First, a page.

Copyright 2007 Reed Business Information
Library Journal

Even readers who do not follow the vagaries of the criminal justice system will be sucked in by this story of Willie Francis, a 17-year-old black youth convicted of killing a local white pharmacist. The year was 1946, the place St. Martinville, LA, in the heart of the racially divided South. On May 3, 1946, Willie was strapped into the electric chair and the switch was thrown, but he did not die. For the next two years, Bertrand DeBlanc, a young Cajun lawyer who took on Francis's case, tried to prevent a second electrocution. He argued the case as far as the U.S. Supreme Court, where Justice Felix Frankfurter denied the appeal; two years later, Willie was put to death. From the first page to the last, King (Woman, Child for Sale: The New Slave Trade in the 21st Century ) holds our attention with gripping and disturbing details. Most of all, he makes us wonder if, in view of the current controversy over the death penalty, this scenario could happen today. Highly recommended for all libraries.-Frances Sandiford, formerly with Green Haven Correctional Facility Lib., Stormville, NY

Copyright 2006 Reed Business Information.
Kirkus Reviews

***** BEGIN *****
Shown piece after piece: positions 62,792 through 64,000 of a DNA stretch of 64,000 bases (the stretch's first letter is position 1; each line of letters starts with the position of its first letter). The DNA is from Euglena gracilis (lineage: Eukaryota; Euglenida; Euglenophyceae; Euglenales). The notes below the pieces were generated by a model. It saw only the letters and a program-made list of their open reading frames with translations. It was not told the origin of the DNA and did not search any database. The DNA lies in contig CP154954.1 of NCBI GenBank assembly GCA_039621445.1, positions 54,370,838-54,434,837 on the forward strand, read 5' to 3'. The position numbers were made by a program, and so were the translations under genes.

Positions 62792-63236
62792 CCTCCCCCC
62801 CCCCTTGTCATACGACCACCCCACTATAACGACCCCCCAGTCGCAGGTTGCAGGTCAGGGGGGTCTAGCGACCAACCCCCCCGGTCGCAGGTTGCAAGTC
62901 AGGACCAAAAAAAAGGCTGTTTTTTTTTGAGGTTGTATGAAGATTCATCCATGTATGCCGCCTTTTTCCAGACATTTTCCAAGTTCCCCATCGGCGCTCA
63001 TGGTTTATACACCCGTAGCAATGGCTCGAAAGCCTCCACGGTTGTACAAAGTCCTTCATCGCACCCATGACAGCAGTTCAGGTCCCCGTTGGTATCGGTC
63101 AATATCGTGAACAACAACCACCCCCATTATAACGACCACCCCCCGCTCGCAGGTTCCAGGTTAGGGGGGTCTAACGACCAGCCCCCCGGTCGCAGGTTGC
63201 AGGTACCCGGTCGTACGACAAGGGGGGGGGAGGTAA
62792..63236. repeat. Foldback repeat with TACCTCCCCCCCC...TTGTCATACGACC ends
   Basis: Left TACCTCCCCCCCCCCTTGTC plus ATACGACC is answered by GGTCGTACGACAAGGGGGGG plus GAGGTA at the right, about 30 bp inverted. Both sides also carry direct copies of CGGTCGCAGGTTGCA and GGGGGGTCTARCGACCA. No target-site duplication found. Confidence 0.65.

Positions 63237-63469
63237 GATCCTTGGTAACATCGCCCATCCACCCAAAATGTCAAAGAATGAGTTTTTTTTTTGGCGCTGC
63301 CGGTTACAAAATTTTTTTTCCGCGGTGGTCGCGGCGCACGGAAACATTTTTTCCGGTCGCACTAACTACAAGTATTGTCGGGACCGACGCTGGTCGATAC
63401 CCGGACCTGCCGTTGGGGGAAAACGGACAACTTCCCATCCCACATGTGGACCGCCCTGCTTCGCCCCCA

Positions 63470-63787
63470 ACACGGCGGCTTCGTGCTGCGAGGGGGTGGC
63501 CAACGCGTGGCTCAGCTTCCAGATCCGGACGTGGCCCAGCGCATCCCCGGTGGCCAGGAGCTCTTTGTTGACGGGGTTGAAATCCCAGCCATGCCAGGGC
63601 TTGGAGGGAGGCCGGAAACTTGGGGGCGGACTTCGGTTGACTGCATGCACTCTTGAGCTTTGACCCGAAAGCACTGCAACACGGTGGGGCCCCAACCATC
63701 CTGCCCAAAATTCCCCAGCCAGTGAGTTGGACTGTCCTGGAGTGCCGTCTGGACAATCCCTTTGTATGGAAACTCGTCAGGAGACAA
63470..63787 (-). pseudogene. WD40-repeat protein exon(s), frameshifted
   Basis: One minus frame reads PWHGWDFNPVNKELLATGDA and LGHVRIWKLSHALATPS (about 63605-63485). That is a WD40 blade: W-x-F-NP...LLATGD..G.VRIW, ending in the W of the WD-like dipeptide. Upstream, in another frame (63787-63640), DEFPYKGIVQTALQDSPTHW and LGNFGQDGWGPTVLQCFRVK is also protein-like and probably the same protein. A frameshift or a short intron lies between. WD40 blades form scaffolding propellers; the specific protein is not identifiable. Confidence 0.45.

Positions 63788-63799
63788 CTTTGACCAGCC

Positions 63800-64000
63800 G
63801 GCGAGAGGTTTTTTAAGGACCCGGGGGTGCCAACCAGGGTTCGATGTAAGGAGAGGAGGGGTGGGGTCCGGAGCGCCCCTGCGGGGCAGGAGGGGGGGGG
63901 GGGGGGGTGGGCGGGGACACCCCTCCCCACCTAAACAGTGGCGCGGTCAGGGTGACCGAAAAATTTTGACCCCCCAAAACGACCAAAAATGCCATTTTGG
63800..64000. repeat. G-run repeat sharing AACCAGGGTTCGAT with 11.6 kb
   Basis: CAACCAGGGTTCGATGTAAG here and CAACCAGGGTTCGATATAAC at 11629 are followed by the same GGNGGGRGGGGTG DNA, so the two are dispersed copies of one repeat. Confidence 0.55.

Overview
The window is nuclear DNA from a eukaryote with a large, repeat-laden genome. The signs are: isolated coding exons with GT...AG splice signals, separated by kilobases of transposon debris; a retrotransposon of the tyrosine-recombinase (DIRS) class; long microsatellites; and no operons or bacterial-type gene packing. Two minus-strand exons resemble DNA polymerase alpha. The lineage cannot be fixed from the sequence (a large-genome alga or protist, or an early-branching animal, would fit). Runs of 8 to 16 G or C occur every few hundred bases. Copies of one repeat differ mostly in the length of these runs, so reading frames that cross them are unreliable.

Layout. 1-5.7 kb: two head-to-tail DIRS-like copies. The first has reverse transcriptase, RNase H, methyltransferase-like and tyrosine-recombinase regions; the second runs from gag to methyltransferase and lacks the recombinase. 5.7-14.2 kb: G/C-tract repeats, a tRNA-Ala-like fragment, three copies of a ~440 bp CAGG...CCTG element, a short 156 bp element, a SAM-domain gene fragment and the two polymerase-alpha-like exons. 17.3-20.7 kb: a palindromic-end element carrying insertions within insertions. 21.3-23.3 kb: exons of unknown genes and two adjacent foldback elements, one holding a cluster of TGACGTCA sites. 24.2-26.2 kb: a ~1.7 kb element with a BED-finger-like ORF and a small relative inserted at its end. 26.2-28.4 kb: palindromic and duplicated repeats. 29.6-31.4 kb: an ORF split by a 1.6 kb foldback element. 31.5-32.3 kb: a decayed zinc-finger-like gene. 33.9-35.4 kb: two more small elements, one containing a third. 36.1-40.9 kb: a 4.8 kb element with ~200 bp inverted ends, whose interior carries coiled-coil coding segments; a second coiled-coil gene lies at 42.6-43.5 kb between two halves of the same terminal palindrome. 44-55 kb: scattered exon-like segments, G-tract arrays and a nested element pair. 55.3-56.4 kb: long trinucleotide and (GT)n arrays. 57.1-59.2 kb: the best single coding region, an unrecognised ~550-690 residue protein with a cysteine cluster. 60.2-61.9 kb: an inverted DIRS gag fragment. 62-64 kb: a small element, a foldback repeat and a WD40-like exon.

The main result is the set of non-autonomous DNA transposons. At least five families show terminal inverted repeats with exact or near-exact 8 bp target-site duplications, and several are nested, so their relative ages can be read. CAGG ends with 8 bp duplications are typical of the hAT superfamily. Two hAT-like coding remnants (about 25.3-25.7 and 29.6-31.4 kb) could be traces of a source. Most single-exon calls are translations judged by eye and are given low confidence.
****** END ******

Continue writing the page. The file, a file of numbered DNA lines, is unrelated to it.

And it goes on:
A well-wrought tale of murder, secrets, lies and state-sponsored and state-botched retribution. In addition to accounts of the atomic bombing of Hiroshima, August 6, 1945, editions of Louisiana newspapers carried news of the arrest of Willie Francis, a black, stuttering, semi-literate teenager accused of the murder of small-town pharmacist Andrew Thomas. After the detention, trial and conviction, which were riddled with constitutional offenses shocking to a post-Warren Court citizenry, Francis incredibly survived the electric chair, thanks to the malfeasance of his drunken executioners. Was the State of Louisiana legally entitled to attempt the execution again? The unsuccessful battle to save Francis's life constitutes the heart of King's story and features three heroes: Bertrand DeBlanc, friend of the victim and grandson of a state Supreme Court justice who fought tirelessly and for little pay; A.P. Tureaud, pioneering NAACP attorney; and J. Skelly Wright, who argued the case before the U.S. Supreme Court, and who was destined to become one of the great judges in American history. The informed and reader-friendly discussion of the legal issues and maneuvers attending the Francis appeal, including the intriguing backstage drama at the nation's highest court, is reason enough to recommend this story, but King's masterful applications of Bayou State color set this book apart. Ably navigating the bewildering gradations of heritage and race that were so important in postwar Louisiana, he drenches these pages with the lore of the "cursed" Cajun town of St. Martinville, locus of the Thomas murder and terminus of the fictional "Evangeline," made famous in Henry Wadsworth Longfellow's epic poemof the same name. King (Woman, Child For Sale: The New Slave Trade in the 21st Century, 2004) expertly juxtaposes the electric chair's adoption as a supposedly humane alternative to the barbarity of hanging with the grisly experience of the probably guilty young man who finally died in the lap of the killing machine nicknamed "Gruesome Gertie."Injustice, inhumanity and death, all made strangely charming and unforgettable. Agent: Farley Chase/Waxman Literary Agency